with a cheerful glow or something,
a halo maybe.

And Jesus said, "If they do this
when the wood is green,
what will they do in the dry?"

God Has Scars

God has scars
the marks of torture and death
that put God in the company
of every woman ever drug off by Boko Haram
Every Jew or gypsy or homosexual gassed in the ovens of the Nazis
Every black who hung from a lynching tree.
When Jesus meets them on the other side of the Jordan
He holds out pierced hands
and they fall into one another's arms.
Weeping for the hatred that marked,
but could not destroy
the truth of the story their scars tell

Be Careful Who You Show Your Scars To

Be careful who you show your scars to
Jesus, apparently, only showed His
to that group of closest friends.
If you go around just showing them
to anyone, you run the risk
That their only interest will be
the sadistic pleasure of listening
to the story of your flogging.
Mel Gibson made that mistake
in Passion of the Christ.
He missed the truth
that our scars are often the doorway
into the deepest ache of our hearts.

But sometimes it happens,
in the Holocaust Museum in Washington
or the Lynching Museum in Alabama,
A basement room AA meeting
or an upper room in Jerusalem,
That we share our scars
and others there will roll up their sleeves
To show us theirs and let us know
that we are not alone.

Tuesday, March 27, 2018

Two Poems For An Anguished Saturday

Early Morning

I think the Gospel writers
forgot some things about Saturday
in the joy of Easter Sunday.
The silent aching anger.
Maybe the men passed around a bottle
of Old Jerusalem whiskey
to dull the pain of being reminded
How close torture and sudden death
really are.
The stray bullet on the corner,
the bullied teen at the middle school,
the officer too eager to draw his gun.
One of them mumbles to himself
as he thinks of packing up and going back
to Galilee
"If they come for me in the morning,
they'll come for you in the afternoon."
While in the kitchen
the women
pack spices for anointing
and clothes to wash the body.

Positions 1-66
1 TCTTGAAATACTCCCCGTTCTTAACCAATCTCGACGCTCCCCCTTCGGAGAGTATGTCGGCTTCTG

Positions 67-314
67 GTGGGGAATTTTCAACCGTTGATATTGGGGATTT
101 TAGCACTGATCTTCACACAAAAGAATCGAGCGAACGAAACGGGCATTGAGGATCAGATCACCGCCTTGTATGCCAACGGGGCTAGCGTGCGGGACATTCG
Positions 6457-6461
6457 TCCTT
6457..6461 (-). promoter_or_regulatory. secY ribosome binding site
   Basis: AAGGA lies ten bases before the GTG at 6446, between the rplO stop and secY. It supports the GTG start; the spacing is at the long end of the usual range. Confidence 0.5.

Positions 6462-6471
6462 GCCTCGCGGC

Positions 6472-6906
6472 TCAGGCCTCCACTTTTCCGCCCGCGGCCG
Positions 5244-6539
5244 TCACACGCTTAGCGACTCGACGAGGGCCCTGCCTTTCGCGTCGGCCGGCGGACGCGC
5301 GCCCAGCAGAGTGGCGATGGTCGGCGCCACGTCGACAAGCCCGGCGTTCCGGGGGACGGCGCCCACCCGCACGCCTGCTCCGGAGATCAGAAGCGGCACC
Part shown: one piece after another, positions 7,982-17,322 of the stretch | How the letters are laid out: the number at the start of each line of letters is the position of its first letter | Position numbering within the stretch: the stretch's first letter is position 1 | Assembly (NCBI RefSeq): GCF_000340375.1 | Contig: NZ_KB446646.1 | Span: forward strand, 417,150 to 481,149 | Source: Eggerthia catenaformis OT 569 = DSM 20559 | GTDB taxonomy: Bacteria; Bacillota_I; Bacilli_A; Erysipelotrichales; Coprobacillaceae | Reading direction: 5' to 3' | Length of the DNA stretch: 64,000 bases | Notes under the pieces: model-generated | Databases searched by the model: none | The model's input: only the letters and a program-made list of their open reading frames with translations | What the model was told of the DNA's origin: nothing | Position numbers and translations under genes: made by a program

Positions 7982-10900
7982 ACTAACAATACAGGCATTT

Trying to avoid the truth that they're going
not to an old one who has died
full of years
But to the mangled body
of one tortured to death
bloodied and broken.
A friend they had loved.
They will go
Like women have gone throughout the centuries
To prepare the body
of another crushed one.
One more day on the land of Empire.

Silent Saturday

I think I dread Saturday most of all.
That place of cold, bleak numbness
after garden
and cross.
After agonizing shuddered last breath,
body wrapped in linen
or body bag.
Laid in tomb
or coroner's wagon.
Forsaken, beyond alone.
Between Good Friday
and Easter... maybe
When God is doing
whatever God is doing
far away from where I can see
And feels no need to let me know.
When I remember
all the words and deeds I wish had been
in an effort to forget the ones I regret
While I gather my anointing spices
and my wash clothes
to take care of the body in the morning.

Saturday, March 24, 2018

Hosanna, Save Us

This happened. Jesus entered Jerusalem this way. But it isn't just a one time thing. Jesus still comes in the middle of our world and our destress and we still cry out
Hosanna, Save Us

When the ordered world and it's institutions fail us
Hosanna, Save Us

When our trust in power, violence, and military might turns on us and becomes oppressive
Hosanna, Save Us

When we are trapped in behaviors that pull us away from relationship with God and each other,
Hosanna, Save Us

When the harms done to us through racism, sexism, or victimization become open wounds in our lives, destroying our trust and making us hate ourselves
Hosanna, Save Us

When society itself becomes an enslaving trap from which we are afraid we cannot escape
Hosanna, Save Us

From gun violence in our schools and on our streets that kills our children and makes targets of people of color and those who are marginalized by our society
Hosanna, Save Us

From leaders who lack courage, or who have sold out for money and power
Hosanna, Save Us

From everything that is life destroying, O God, and separates us from You
Hosanna, Save Us

No wonder they told Jesus to shut His people up. This is language that changes the world.

And it changes the world because God hears our cry. God gives God's own Self in Jesus to do what we cannot...and then invites us to be part of that redeeming work in the world.

But today, this Sunday, we point to the wounds, the sins, the oppressions we see in ourselves and in the world around us and we cry out
Hosanna, Save Us

Thursday, March 22, 2018

Poem To A Poem

O my poem, my child
Run out into the darkness
Throwing light on pain and heartbreak
Rage against the evil
That crushes the vulnerable
beneath it's feet.
Go where I cannot
Speak to hearts that I long to know
but am separated from by distance
and more.
Rebel against me
And go where I would not send you.
Go anyway
Tear through my intentions
And ride on the wings of Spirit
into the places you were meant to go.
You are not mine to possess.
Like any child, you are simply on loan
Til the time comes for you to fly.